Tips for Parents with School-Aged Children Who Stutter

Just the other day, I was on the phone with a colleague with whom I share a client. We were brainstorming together about a stuttering packet with simple tips that we could send home to parents and teachers. I thought to myself, oh this will be perfect for the blog, won’t it? So, here we are.


The purpose of this post is to create a place to find helpful ideas, strategies and links for children who stutter. These tips are most beneficial for children around the age of 6, give or take a little because this is the time when they begin to grasp the difference between fluent and non-fluent speech.


Tip 1: Discuss with your child the definition of stuttering


Tip 2: Have your child research celebrities or historical people who stutter in order for them to understand that there are many different people just like them


Tip 3: Discuss with your child the different types of stuttering. You may you do this easily with a quick google search: https://www.asha.org/public/speech/disorders/stuttering/


Tip 4: Demonstrate with your child the difference between tension and relaxation in your whole body (i.e., fingers, arms, legs, toes, eyes, belly, lips, throat)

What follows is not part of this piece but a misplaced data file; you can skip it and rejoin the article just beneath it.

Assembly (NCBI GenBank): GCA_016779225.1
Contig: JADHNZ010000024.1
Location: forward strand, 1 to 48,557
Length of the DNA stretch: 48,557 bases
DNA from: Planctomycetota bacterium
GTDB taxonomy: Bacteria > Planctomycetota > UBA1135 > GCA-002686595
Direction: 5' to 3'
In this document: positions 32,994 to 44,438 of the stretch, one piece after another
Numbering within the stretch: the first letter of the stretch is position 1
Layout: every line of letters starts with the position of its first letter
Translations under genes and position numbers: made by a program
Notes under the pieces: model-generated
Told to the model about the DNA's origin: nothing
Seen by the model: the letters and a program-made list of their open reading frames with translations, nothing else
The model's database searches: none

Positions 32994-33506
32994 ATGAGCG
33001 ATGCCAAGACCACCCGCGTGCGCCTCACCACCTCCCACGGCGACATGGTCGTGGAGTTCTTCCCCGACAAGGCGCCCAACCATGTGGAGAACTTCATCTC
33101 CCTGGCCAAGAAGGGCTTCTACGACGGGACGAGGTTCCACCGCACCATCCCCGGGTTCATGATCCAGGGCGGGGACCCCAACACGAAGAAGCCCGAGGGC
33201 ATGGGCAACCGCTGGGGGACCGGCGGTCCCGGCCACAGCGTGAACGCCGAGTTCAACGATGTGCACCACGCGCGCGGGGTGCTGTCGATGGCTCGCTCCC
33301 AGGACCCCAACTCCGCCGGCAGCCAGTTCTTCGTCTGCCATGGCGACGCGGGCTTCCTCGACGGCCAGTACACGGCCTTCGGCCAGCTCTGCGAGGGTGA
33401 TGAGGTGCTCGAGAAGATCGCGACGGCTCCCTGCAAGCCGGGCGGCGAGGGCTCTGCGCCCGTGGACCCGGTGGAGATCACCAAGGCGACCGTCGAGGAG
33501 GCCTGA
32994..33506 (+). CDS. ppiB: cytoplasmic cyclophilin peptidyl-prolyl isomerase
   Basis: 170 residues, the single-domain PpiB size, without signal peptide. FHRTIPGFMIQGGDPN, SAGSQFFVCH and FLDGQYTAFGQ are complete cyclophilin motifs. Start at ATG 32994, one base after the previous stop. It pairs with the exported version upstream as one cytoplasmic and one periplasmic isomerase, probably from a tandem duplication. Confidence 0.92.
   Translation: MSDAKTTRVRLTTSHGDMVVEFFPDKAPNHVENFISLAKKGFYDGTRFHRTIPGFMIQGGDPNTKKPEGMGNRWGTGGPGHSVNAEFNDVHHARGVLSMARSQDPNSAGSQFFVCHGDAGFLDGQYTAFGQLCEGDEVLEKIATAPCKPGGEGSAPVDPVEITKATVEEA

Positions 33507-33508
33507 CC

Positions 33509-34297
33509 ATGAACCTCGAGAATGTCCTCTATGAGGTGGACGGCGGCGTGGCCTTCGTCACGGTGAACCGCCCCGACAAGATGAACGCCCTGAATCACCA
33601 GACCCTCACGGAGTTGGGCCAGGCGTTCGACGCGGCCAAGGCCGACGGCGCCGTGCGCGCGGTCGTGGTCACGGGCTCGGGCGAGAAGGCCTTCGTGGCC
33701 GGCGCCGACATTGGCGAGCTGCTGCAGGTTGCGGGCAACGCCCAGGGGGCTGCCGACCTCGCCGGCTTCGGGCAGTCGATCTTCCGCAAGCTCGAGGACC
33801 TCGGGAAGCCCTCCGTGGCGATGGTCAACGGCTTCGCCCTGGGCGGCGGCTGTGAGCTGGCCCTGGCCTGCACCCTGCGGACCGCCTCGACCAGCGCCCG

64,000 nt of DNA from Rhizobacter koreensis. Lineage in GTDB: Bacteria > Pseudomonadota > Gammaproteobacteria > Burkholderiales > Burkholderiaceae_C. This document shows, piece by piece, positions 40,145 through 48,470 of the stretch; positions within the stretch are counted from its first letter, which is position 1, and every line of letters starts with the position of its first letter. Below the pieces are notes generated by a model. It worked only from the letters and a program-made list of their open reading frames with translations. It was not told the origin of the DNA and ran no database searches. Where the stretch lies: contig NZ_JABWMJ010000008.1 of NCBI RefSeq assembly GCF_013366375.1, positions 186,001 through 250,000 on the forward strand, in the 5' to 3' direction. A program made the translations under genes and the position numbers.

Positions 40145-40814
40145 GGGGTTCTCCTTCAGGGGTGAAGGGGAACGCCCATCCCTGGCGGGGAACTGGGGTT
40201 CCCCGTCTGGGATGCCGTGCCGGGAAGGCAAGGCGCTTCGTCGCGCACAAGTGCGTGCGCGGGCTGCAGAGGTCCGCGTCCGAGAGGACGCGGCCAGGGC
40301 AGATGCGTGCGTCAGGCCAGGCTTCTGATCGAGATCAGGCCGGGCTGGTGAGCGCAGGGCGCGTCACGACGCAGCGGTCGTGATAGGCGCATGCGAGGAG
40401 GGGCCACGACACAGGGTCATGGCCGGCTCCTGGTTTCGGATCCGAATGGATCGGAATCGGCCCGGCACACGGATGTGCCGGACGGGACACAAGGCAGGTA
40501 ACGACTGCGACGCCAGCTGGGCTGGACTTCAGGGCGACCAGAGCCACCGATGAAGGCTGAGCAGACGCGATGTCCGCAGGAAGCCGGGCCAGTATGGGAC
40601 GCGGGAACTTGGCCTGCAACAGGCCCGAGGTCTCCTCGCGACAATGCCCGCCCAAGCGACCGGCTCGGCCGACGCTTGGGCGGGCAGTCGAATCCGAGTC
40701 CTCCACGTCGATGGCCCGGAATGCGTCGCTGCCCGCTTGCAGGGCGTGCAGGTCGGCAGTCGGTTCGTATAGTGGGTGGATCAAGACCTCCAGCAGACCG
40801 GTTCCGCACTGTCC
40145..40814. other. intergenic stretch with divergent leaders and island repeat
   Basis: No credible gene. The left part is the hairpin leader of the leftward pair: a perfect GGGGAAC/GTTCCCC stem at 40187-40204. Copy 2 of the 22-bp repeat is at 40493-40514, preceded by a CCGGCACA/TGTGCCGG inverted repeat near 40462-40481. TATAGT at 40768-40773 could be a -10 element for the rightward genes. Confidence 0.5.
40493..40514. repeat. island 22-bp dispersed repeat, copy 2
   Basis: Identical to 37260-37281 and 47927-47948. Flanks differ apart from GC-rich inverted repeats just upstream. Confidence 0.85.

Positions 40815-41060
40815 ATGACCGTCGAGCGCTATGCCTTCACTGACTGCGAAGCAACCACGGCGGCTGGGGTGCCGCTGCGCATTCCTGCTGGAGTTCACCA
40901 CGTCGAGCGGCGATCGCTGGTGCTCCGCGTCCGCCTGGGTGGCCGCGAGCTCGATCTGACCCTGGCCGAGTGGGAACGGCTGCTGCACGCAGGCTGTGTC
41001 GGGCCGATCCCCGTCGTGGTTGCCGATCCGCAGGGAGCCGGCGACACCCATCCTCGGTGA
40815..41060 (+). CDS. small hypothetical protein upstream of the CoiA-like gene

- This will help your child learn how to move their muscles easier and in a more relaxed, unhurried way.


Tip 5: Talk about belly breathing with your child. Here are a few videos for reference: https://www.youtube.com/watch?v=a8GZ2Cm_I9U // https://www.youtube.com/watch?v=UB3tSaiEbNY
     - Learn about breathing from the diaphragm (belly) rather than the upper chest. This allows more space for air to travel in the body.
     - This is a healthy way to assist your child’s body in relaxation.


Tip 6: Demonstrate pausing and taking a breath before and during speaking and reading tasks. When speaking to your child, use the language, “take a pause” rather than “slow down”
     - During reading tasks, assist your child in pausing at punctuation and natural phrases/ breaks in sentences.

     - After each pause, teach them to take a breath in and start talking on the exhale


Tip 7: Ask modified questions to promote relaxed back-and-forth exchange with your child. This may reduce pressure.
     - Say, “Tell me about your picture.” Or “I wonder what you see on this page.”


Tip 8: Rephrase what your child says with easy, relaxed speech
     - This will enable your child to listen to fluent speech after a stuttering episode has occurred.


Here are highly recommended, wonderful materials that you will find helpful to use with your child. Something To Say About Stuttering is a book that discusses a child’s feeling/ emotions about stuttering. Fluency Flips is a tool you can use to work on slow rate of speech, pausing and smooth speech!


Thank you for reading. Please share this post with a family who might benefit from it.

 

Sources: The Stuttering Foundation: 7 Tips for talking with your child https://www.stutteringhelp.org/7-tips-talking-your-child-0

Author: Paige Woolman, M.S., CCC-SLP

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